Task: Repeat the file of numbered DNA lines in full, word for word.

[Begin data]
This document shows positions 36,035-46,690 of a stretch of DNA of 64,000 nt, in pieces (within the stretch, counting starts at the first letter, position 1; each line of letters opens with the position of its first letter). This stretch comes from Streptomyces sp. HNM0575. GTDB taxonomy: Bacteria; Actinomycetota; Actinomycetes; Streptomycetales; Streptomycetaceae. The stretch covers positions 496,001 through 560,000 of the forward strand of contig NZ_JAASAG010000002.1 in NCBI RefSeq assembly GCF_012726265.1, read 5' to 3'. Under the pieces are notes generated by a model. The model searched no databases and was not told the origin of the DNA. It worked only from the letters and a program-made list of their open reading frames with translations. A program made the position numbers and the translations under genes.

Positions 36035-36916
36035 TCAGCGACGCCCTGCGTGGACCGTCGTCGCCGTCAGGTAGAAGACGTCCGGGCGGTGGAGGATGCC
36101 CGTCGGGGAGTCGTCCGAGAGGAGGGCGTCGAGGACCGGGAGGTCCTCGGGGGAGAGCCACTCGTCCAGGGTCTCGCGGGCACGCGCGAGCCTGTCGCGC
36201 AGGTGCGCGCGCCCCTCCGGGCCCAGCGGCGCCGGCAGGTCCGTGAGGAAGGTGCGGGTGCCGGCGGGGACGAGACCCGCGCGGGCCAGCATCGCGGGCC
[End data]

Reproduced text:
This document shows positions 36,035-46,690 of a stretch of DNA of 64,000 nt, in pieces (within the stretch, counting starts at the first letter, position 1; each line of letters opens with the position of its first letter). This stretch comes from Streptomyces sp. HNM0575. GTDB taxonomy: Bacteria; Actinomycetota; Actinomycetes; Streptomycetales; Streptomycetaceae. The stretch covers positions 496,001 through 560,000 of the forward strand of contig NZ_JAASAG010000002.1 in NCBI RefSeq assembly GCF_012726265.1, read 5' to 3'. Under the pieces are notes generated by a model. The model searched no databases and was not told the origin of the DNA. It worked only from the letters and a program-made list of their open reading frames with translations. A program made the position numbers and the translations under genes.

Positions 36035-36916
36035 TCAGCGACGCCCTGCGTGGACCGTCGTCGCCGTCAGGTAGAAGACGTCCGGGCGGTGGAGGATGCC
36101 CGTCGGGGAGTCGTCCGAGAGGAGGGCGTCGAGGACCGGGAGGTCCTCGGGGGAGAGCCACTCGTCCAGGGTCTCGCGGGCACGCGCGAGCCTGTCGCGC
36201 AGGTGCGCGCGCCCCTCCGGGCCCAGCGGCGCCGGCAGGTCCGTGAGGAAGGTGCGGGTGCCGGCGGGGACGAGACCCGCGCGGGCCAGCATCGCGGGCC